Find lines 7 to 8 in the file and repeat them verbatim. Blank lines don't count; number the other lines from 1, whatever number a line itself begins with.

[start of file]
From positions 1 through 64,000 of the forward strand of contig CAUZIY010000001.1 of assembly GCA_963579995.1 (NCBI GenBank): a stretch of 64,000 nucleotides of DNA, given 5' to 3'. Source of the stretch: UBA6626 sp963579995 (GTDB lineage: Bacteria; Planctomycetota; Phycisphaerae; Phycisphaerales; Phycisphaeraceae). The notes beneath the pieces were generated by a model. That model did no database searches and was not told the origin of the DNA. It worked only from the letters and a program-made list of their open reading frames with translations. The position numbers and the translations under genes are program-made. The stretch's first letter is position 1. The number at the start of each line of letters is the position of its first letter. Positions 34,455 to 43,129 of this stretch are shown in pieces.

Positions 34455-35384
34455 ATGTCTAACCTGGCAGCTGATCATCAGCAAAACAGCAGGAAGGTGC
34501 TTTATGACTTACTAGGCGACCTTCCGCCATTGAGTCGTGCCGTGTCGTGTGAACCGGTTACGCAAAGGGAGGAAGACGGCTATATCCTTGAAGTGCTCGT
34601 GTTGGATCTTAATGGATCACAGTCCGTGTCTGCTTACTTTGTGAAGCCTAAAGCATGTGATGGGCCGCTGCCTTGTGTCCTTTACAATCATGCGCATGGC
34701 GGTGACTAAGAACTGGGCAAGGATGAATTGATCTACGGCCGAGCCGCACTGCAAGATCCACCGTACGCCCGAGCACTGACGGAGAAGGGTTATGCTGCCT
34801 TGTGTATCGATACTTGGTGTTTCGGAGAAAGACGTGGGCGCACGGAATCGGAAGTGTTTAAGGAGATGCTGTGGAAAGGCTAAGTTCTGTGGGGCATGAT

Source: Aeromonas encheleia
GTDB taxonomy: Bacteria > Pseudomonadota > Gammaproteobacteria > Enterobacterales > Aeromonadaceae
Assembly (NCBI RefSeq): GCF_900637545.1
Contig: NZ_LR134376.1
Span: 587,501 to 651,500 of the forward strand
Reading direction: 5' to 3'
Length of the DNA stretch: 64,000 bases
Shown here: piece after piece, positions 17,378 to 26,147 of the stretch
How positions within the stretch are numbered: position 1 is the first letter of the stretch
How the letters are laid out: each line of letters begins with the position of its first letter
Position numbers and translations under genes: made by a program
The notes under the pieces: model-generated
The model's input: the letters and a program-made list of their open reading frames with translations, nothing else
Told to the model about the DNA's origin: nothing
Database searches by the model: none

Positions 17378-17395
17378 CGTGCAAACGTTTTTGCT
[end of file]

34801 TGTGTATCGATACTTGGTGTTTCGGAGAAAGACGTGGGCGCACGGAATCGGAAGTGTTTAAGGAGATGCTGTGGAAAGGCTAAGTTCTGTGGGGCATGAT

Source: Aeromonas encheleia